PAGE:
Keep your cat happy and healthy with routine vet visits
According to the American Association of Feline Practitioners, a large majority (83%) of cats go to a veterinarian during their first year, but half of them never go back until they are sick or injured.
The American Society for the Prevention of Cruelty to Animals estimates nearly half of cat owners do not make annual appointments for their feline friends.
Adopting a kitten is a long-term commitment. It is not unusual for cats to live 15 to 20 years. And just as food, shelter and lots of love are required, so is routine health care.
There may be several reasons why cat owners avoid vet visits. First, they may mistakenly believe cats that always remain indoors are shielded from parasites and illnesses. Keeping cats indoors may reduce exposure, but it does not protect them completely.
People and other pets going in and out can transport parasites inside. Vaccinations should be administered and health issues like obesity, dental disease and other chronic conditions should be monitored annually.
Cats are masters of hiding their pain or an illness. Long before they were domesticated, cats survived in the wild by hiding their pain. Our feline friends still exhibit this innate inclination and often display no symptoms of a health issue until it becomes advanced.
Signs that a cat may be in pain include a decrease in his normal activity or grooming habits. He may resist petting and being handled as usual. Limping and urinating outside the litter box are also symptoms.
Because cats keep ailments to themselves, an annual physical exam includes lab tests to uncover early stages of an illness or disease. Catching a health concern early is often easier and less costly to treat.
Some cat owners may limit visits to the vet because cats can be difficult to transport. Just the sight of their carrier may send them hiding under the bed with their claws out. Heartbreaking yowling might accompany owners as they drive to the vet.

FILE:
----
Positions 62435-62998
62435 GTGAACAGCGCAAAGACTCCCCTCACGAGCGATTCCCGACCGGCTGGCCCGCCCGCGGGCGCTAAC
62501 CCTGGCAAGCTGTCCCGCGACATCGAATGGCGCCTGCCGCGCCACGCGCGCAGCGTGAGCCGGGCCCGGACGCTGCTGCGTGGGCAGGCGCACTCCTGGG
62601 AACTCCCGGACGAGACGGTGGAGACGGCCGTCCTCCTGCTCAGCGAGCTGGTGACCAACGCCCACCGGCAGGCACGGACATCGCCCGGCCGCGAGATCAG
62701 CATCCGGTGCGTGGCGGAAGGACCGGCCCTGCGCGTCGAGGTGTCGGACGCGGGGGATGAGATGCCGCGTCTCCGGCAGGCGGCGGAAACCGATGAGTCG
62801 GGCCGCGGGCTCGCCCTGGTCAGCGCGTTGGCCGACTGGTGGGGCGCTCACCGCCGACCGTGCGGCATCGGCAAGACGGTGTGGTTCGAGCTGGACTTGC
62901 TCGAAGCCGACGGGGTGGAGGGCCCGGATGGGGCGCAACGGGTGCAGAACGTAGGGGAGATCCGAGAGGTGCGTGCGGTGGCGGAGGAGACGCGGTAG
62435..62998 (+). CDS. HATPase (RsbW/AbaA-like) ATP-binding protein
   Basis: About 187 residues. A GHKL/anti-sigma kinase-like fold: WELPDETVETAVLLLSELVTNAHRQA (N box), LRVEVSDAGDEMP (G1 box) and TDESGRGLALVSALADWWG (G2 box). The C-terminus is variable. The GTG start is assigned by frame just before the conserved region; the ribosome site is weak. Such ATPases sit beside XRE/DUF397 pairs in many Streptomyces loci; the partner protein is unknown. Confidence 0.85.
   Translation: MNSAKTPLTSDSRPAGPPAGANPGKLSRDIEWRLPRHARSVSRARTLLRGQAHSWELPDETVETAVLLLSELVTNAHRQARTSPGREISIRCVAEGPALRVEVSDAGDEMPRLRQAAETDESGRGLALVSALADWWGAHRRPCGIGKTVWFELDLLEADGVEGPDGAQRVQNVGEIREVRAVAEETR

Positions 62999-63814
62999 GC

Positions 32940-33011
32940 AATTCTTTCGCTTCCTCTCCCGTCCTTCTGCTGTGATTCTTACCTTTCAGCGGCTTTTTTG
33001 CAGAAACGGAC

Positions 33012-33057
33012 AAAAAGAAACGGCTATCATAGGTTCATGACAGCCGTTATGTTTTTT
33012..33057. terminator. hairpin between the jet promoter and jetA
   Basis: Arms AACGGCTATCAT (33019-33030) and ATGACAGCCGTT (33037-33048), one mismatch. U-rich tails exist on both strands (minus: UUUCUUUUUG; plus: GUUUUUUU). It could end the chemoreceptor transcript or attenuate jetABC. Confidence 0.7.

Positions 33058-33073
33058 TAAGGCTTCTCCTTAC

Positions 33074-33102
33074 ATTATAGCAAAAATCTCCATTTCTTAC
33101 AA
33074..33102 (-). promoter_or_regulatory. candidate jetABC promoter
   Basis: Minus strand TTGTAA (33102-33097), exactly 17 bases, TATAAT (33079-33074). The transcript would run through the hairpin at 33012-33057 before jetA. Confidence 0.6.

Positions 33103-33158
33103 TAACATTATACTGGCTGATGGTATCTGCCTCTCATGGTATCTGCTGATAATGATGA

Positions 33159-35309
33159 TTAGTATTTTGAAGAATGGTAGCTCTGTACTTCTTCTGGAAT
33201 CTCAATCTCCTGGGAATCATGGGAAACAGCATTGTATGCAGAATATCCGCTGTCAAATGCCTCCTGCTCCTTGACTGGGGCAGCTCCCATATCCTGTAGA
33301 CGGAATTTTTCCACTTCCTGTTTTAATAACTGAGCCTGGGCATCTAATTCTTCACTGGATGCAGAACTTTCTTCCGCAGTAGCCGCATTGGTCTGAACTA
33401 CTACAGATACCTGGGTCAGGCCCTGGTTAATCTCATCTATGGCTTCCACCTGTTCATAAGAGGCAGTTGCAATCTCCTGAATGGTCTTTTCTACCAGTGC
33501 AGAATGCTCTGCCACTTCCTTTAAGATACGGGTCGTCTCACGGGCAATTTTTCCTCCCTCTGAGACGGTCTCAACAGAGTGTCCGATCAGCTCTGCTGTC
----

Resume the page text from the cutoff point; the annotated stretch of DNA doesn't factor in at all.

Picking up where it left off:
Try these tips to make it easier for Fluffy. Make the carrier a comfortable place. Leave it out and put some favorite treats or toys inside so she enjoys spending time in the carrier. Take her for short rides in the car that do not end up at the vet's office.
Pheromones are available to spray in carriers to calm anxious kitties. Medications for super stressed-out cats can be prescribed by veterinarians.
The cost of a vet exam may also prevent people from taking cats for preventive care exams. Remember, the cost of routine care is significantly less than treating advanced disease. And pet insurance, wellness plans and credit programs, like Care Credit, are payment options.
Kittens should see a vet a few times in their first year. An annual preventive care exam is recommended for healthy adult cats. Older cats might need to see a vet more often depending on their health status.
To keep your feline friend happy and healthy, partner with your veterinarian. She can answer all your questions about weight and nutrition; vaccinations and parasite prevention; dental care; and training and behavior issues.
• Diana Stoll is the Practice Manager at Red Barn Animal Hospital with locations in Hampshire and Gilberts. Visit redbarnpetvet.com, or call (847) 683-4788 (Hampshire) or (847) 426-1000 (Gilberts).